Epigrams: On my First Son by Ben Jonson

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Farewell, thou child of my right hand, and joy;
My sin was too much hope of thee, lov’d boy.
Seven years tho’ wert lent to me, and I thee pay,
Exacted by thy fate, on the just day.
O, could I lose all father now! For why
Will man lament the state he should envy?
To have so soon ‘scap’d world’s and flesh’s rage,
And if no other misery, yet age?
Rest in soft peace, and, ask’d, say, “Here doth lie
Ben Jonson his best piece of poetry.”
For whose sake henceforth all his vows be such,
As what he loves may never like too much.

Short Biography of Ben Jonson

Ben Jonson was born in 1572. He was an English play writer and a poet. He was a colorful character of early theater history. His father, who was a clergyman, died a month before Jonson’s birth. His mother married Robert Brett, a master bricklayer. He was educated at Westminster School where he took intellectual inspiration from his master, William Camden. After school, he joined an apprenticeship and also served as a soldier for a brief time.

Around 1594 he married. Soon after his marriage, he started writing and also performed as an actor. He wrote his first play “The Isle Of Dogs” but now lost. In 1598, he produced one of his highly successful plays “Every Man in His Humour.” During this time he killed a man in a duel and escaped hanging due to the fact that he was a writer. In prison, he became a Catholic but later on changed to the protestant faith.


He was basically a writer of satirical plays and got famous in this genre. However, he was also a good poet and has produced some excellent poetry. In 1616 he was given a royal pension that was similar, in today’s terms, to being granted the post of “poet laureate” in England.

Thereafter he regarded himself as “the King’s Poet.” Jonson’s poetry includes his “Epigrams” and a collection called “The Forests”. They were published in his collected “Works” of 1616. Another collection of verses called “Underwoods” was published in 1640. This also incorporated “Timber” or “Discoveries made upon men and matter” a prose work that included some private commentaries on books he had read. Jonson is best considered a play writer. He wrote in a prefatory poem to his deceased friend’s collection that Shakespeare’s plays were “not of an age, but for all time!” Jonson’s plays belong to an early contemporary London and the courts of England.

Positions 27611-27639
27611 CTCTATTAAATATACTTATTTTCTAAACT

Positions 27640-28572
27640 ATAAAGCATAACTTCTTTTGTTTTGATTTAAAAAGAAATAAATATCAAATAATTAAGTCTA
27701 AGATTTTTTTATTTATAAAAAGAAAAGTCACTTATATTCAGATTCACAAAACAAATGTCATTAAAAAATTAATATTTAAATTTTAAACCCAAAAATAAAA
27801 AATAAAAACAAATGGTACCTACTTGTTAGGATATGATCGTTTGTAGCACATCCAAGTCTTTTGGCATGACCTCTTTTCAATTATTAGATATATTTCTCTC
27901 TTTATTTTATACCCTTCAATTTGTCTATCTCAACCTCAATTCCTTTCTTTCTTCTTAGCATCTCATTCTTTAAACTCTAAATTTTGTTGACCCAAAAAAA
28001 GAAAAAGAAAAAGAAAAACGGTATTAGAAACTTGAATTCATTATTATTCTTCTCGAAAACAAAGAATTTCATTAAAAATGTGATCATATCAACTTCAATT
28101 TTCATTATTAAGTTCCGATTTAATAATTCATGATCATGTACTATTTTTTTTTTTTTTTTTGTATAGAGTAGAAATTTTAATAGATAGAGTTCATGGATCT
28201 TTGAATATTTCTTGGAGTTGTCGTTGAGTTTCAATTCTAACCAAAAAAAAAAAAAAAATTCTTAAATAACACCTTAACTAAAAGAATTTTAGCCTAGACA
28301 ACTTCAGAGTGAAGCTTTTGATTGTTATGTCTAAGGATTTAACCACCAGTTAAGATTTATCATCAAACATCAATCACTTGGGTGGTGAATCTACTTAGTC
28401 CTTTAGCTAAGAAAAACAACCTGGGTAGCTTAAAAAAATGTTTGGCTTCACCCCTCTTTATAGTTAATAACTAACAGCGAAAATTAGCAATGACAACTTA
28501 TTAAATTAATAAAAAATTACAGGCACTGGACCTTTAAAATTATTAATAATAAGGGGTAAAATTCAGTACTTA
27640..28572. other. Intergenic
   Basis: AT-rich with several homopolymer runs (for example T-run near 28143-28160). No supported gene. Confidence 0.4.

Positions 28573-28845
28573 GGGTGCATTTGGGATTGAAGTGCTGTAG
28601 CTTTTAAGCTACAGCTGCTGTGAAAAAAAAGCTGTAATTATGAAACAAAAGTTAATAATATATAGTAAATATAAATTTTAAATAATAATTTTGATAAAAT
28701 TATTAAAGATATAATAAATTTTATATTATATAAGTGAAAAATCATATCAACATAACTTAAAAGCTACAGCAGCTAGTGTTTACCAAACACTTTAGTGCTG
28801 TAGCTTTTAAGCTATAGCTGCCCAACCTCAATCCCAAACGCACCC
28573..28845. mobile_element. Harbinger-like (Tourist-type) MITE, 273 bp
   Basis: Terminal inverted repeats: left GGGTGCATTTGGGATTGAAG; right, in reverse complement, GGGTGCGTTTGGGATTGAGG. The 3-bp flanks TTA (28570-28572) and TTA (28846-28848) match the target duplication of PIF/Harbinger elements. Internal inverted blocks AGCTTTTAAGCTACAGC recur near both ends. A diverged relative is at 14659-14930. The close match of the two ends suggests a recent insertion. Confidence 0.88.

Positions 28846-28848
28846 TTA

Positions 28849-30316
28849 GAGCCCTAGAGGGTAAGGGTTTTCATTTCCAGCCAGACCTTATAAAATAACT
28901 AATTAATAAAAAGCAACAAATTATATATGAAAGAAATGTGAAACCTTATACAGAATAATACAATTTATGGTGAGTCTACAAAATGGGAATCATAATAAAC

In 1623, Jonson experienced the tragedy of seeing many of his papers burned in a fire. Although he persisted to write, he never recovered the goodwill he once had at court. In 1628 this unusual character underwent a paralytic stroke, and he died in 1637 beleaguered by ill health and financial restraints. He was laid to rest in Westminster Abbey under a gravestone bearing the writing, “O rare Ben Jonson.”

Introduction

This short elegiac poem by Ben Jonson laments the tragic death of his son, who died at a tender age of “seven years”. It is indeed significant that the poem was written thirteen years after the loss. This piece also marks a diversion by Jonson from metaphysical themes, where he vents his grief for his son, Benjamin, whom he refers to as the “child of my right hand”(the Hebrew translation for Benjamin). The poet’s sorrowful expression reaches its climax when he says that he ought to be envious of his son, who escaped the woes and wails of existence, “world’s flesh’s rage” by dying at such an early age and thus he desires death himself so that he could escape the tormenting grief.